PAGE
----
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Being fairly new to custom load development, I do not have confidence in my ability to select a 10-Round test range that would cover the necessary ladder of charges required to find the best charge load range. That is why I use 15-20 rounds, but mostly 20. (I do check for pressure signs after every test shot. And stop if the pressure indications begins to build. I am not looking to create ‘hot’ loads. Just looking for greatest accuracy.)

My first 20-Round test ladder group - 2 grain increments - is just to find the optimal test node (range). The second 20-Round group is to identify the 4-5 most promising charges and create 4-5 rounds of each to shoot for (spread) Accuracy and StdDev.

If a 3rd round is needed, that would be to test Seating Depth to identify the most accurate shooting Ogive node. Again this is usually 4-5 rounds for each seating depth being tested, and 5-10 increments tested in 0.002” increments.

I have not yet begun testing different primers to see if they might further improve Accuracy / StdDev. But I have begun to think about that.

BTW: I currently do not have access to a 200 or 300 yard range here in the NE. I zero my rifles for 120 yards. I hope to shoot at a 200 yard range in the near future in order to test my scope settings out to 200. (There are not too many 200+ yard ranges in MA. A 600 yard range is the longest in the state, but it is not open to the public. You have to be a member, or shoot in their competitions. Most hunting shots are 100 or less yards and it’s a shotgun and/or muzzleloader state.)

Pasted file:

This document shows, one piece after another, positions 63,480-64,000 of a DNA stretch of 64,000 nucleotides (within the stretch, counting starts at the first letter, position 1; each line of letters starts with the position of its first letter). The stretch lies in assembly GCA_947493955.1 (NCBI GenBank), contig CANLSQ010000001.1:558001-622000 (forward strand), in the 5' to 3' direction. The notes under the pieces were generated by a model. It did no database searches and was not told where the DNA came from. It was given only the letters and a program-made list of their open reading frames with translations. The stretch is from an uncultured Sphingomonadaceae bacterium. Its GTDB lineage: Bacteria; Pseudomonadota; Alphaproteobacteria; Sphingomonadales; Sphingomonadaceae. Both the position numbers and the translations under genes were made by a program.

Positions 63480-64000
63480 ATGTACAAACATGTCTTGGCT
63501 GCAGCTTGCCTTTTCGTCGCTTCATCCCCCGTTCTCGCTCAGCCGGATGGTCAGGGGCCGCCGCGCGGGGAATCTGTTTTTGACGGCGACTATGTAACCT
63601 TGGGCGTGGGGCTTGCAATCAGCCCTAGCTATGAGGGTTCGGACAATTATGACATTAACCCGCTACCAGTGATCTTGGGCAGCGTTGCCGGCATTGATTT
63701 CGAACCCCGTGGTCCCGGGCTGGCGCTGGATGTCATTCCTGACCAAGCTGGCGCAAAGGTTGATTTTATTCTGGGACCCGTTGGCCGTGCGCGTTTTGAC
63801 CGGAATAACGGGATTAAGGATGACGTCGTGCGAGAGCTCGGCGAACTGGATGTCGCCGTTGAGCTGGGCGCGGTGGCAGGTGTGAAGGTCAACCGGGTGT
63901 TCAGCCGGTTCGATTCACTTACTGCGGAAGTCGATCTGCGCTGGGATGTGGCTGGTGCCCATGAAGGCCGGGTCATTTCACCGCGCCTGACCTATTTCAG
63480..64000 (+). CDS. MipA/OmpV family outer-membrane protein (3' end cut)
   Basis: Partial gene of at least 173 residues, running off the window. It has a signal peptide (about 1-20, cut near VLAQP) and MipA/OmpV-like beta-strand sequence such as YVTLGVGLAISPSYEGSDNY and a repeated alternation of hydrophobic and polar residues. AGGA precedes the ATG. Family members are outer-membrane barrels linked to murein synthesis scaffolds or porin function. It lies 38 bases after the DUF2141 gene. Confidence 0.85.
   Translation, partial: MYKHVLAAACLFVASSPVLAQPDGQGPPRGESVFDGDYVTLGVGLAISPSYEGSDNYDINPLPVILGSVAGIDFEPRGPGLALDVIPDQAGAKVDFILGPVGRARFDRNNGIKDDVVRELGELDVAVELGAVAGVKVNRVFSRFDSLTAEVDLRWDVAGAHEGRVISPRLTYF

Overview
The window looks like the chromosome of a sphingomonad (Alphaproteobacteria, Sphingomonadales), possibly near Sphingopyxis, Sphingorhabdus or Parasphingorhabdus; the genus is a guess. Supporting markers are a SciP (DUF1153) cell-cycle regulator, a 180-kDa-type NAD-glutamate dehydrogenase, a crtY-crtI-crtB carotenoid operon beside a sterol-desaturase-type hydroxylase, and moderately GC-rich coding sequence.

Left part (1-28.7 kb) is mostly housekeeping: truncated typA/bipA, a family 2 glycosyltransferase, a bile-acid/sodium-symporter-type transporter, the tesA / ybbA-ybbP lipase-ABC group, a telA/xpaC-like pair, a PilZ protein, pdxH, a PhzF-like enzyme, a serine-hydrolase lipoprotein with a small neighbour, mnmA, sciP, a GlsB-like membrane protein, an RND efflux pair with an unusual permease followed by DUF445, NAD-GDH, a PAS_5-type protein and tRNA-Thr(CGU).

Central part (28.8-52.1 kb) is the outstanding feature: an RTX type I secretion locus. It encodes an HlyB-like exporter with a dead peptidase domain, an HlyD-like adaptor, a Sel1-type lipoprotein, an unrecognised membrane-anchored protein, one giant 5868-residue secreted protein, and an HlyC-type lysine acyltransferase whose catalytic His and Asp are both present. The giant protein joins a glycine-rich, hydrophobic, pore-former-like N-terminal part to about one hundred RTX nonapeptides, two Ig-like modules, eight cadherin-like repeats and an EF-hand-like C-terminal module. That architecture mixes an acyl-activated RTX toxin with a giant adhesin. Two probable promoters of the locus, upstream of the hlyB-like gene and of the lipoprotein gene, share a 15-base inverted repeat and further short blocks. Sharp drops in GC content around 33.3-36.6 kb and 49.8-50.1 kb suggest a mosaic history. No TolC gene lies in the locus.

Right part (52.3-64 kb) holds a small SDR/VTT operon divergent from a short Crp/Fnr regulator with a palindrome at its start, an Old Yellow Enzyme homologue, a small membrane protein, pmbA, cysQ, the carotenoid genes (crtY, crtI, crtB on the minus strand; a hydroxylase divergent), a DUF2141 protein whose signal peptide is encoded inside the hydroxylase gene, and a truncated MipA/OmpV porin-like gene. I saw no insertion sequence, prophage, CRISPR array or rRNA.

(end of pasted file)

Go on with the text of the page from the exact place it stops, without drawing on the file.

Thank you for your comments. I will try to include some of your ideas in my future load development. Best Regards!
 

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The Ole Gun Crank
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at a 100yrs. Its hard to distinguish between the nodes because the spread of the bullet holes on the target will be so close together.
I plot all my shots on a grid target . I number each shot 1-10.
I also record each Velocity spread and deviation on the same sheet..
With a short range you might be better of using a method that Dan Newberry developed a few year ago. I use a variation of this sometimes i also use a white target its easier to see the holes.
http://optimalchargeweight.embarqspace.com/ocw-instructions/4529817134
20200815_110139.jpg
 

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Discussion Starter #5
at a 100yrs. Its hard to distinguish between the nodes because the spread of the bullet holes on the target will be so close together.
I plot all my shots on a grid target . I number each shot 1-10.
I also record each Velocity spread and deviation on the same sheet..
With a short range you might be better of using a method that Dan Newberry developed a few year ago. I use a variation of this sometimes i also use a white target its easier to see the holes.
http://optimalchargeweight.embarqspace.com/ocw-instructions/4529817134
View attachment 236524
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Thanks again for your comments and suggestions. I have found “ Dan Newberry’s Optimal Charge Weight Load Development” method and will certainly give it a thorough read and consideration.
https://www.twincityrodandgun.com/docs/Dan Newberry - OCW.pdf